Matcha: Matcha is powdered green tea leaves and may contain three times more caffeine than a cup of steeped tea. It is very popular now and is rich in polyphenol antioxidants. When making tea with this, ad 1 – 2 tsp of matcha into a cup of 2oz hot water. Or, just add water and the matcha directly into your smoothie blender. When adding this to a smoothie, the consistency and flavor will be similar to adding green tea.
Herbal tea: This is a great way to add different flavors to your smoothies. Ginger, citrus, lavender, rose, sage, mint… the list goes on and on. Like green tea and matcha, herbal tea will have a consistency similar to water and will add a nice flavor to your smoothie.
Fresh squeezed fruit juice: This isn’t the kind of juice that you buy in cartons or in the freezer section of your grocery store. Although it is slightly higher in nutritional content than conventional fruit juice, freshly squeezed juice still contains a high amount of sugar. Using it can cause your blood sugar to spike, followed by a sugar crash causing you to be tired, hungry, and probably headachy. Because of this, I do not recommend using fresh squeezed juice in smoothies. Many people will use juice in their smoothies to add flavor, but just adding in the whole fruit is so much better. Adding freshly squeezed juice to your smoothie will have a similar consistency as adding water.
Conventional fruit juice: Conventional fruit juice you buy in cartons, bottles, or in the freezer section of your grocery store contains nothing more than water, sugar, and artificial ingredients. It has practically no nutritional content worth putting into your smoothie and comes with a high calorie cost. Like fresh squeezed juice, it is likely to cause your blood sugar to spike, followed by a sugar crash causing you to be tired, hungry, and probably headachy. I do not recommend using conventional fruit juice in smoothies. Ever. Many people will use juice in their smoothies to add flavor, but just adding in the whole fruit is so much better. Adding fruit juice to your smoothie will have a similar consistency as adding water.
Fresh vegetable juice: Similar to fresh squeezed fruit juice, fresh vegetable juice does not contain the same amount of nutrition as the whole food. While is does contain beneficial vitamins, minerals, and phytonutrients, it does not contain fiber. Fiber is important in a diet because it helps to regulate blood sugar and slows down the digestion of food – helping you stay fuller longer. I do not recommend adding fresh vegetable juice to smoothies. Adding the whole vegetable is so much better. Adding fresh vegetable juice to your smoothie will have a similar consistency as adding water.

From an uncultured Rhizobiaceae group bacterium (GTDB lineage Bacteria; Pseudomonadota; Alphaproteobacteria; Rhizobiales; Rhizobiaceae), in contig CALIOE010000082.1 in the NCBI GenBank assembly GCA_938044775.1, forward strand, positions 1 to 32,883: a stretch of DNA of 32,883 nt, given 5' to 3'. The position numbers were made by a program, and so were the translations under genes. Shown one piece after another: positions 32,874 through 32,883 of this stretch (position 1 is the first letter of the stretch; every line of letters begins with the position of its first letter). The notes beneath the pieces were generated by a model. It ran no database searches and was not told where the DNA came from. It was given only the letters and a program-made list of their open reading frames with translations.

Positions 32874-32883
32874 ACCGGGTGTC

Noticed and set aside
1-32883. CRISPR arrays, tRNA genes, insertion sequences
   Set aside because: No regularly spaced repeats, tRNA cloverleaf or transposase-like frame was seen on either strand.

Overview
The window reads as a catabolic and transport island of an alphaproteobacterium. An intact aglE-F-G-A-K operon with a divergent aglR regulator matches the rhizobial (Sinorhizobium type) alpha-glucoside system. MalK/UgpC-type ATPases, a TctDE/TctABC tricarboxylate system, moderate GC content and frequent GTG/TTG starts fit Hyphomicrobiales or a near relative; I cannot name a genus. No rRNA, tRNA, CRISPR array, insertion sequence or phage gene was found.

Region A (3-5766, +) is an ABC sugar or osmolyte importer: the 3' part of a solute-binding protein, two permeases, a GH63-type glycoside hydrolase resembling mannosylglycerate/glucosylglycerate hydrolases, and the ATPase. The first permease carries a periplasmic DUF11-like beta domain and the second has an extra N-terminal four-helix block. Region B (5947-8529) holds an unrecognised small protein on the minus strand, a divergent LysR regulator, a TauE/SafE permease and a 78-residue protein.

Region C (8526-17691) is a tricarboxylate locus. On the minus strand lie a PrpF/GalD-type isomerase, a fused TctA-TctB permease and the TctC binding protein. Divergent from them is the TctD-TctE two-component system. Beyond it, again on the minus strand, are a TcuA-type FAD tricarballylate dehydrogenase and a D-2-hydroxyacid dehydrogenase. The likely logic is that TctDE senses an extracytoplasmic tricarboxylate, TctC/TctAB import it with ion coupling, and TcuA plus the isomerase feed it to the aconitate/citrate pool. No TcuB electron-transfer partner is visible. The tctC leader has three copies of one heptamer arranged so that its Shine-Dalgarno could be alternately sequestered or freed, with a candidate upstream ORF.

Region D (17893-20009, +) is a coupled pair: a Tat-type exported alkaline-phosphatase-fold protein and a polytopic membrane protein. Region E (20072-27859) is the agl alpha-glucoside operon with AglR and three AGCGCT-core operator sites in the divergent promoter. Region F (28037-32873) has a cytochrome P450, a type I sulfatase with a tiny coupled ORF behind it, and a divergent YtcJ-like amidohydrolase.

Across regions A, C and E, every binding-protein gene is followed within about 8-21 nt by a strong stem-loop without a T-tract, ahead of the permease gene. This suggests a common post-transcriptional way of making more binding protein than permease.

Conventional vegetable juice: Like conventional fruit juice, conventional vegetable juice should be avoided in smoothies. It contains high amounts of water and usually has sugar or salt (or both) added. The nutritional content from conventional vegetable juice is not worth the calories it will add to your smoothie. Use the whole vegetable instead. Adding vegetable juice to your smoothie will have a similar consistency as adding water.
Kefir: Kefir is a cultured dairy product that contains high amounts of probiotics, vitamins B12 and K2, calcium, magnesium, biotin, folate, and enzymes. It’s a fermented milk product that tastes like drinkable yogurt, adding richness to your smoothie. For people who cannot tolerate having any dairy, there are types of kefir that are rich in antibiotics and other kefir health benefits but are completely dairy and lactose-free. There are two types of kefir: milk kefir (made from cow, sheep, goat, or coconut milk) and water kefir (made from sugar water or coconut water – both do not contain any dairy). With about 100 calories in 6 oz, it’s a healthier option than yogurt.
Yogurt: While many people hail yogurt as a very healthful food, I am not one of them. Most yogurt in the grocery store is loaded with sugar and artificial ingredients. While it will give you a small boost of protein and some probiotics, there are better options for adding those and other nutrients into your smoothies that don’t include the sugar, calories, and artificial ingredients. If you love the creamy texture yogurt gives to smoothies, try using kefir instead. I do not recommend using yogurt in smoothies.
Pre-mixed smoothies: These are the smoothies you find in bottles, cartons, and other packaging in stores. Most of them contain high fructose corn syrup, artificial colors and ingredients – with low nutritional benefit. Making fresh smoothies is so much better for you and you can control exactly what goes into them. I do not recommend adding pre-mixed smoothie blends into your smoothie.
Try a new liquid in your smoothie today!
As you can see, you have a lot of options for liquids to use in smoothies. Based on your health and weight loss goals, try using a liquid that will give you the consistency you want without too many added calories.
Keep in mind that fruit contains a lot of water itself. For some recipes, you may need only a little – if any – liquid. Using the whole fruit (or vegetable) instead of juice will maximize the nutritional content of your smoothies. Most of the good nutritional content in fruits and vegetables is found in the skin and flesh so be sure to include them in your smoothies.
What’s your favorite liquid to use in smoothies? Leave it in the comments below!
If you’d like to learn more about how to create nutritionally balanced smoothies, download my free guide: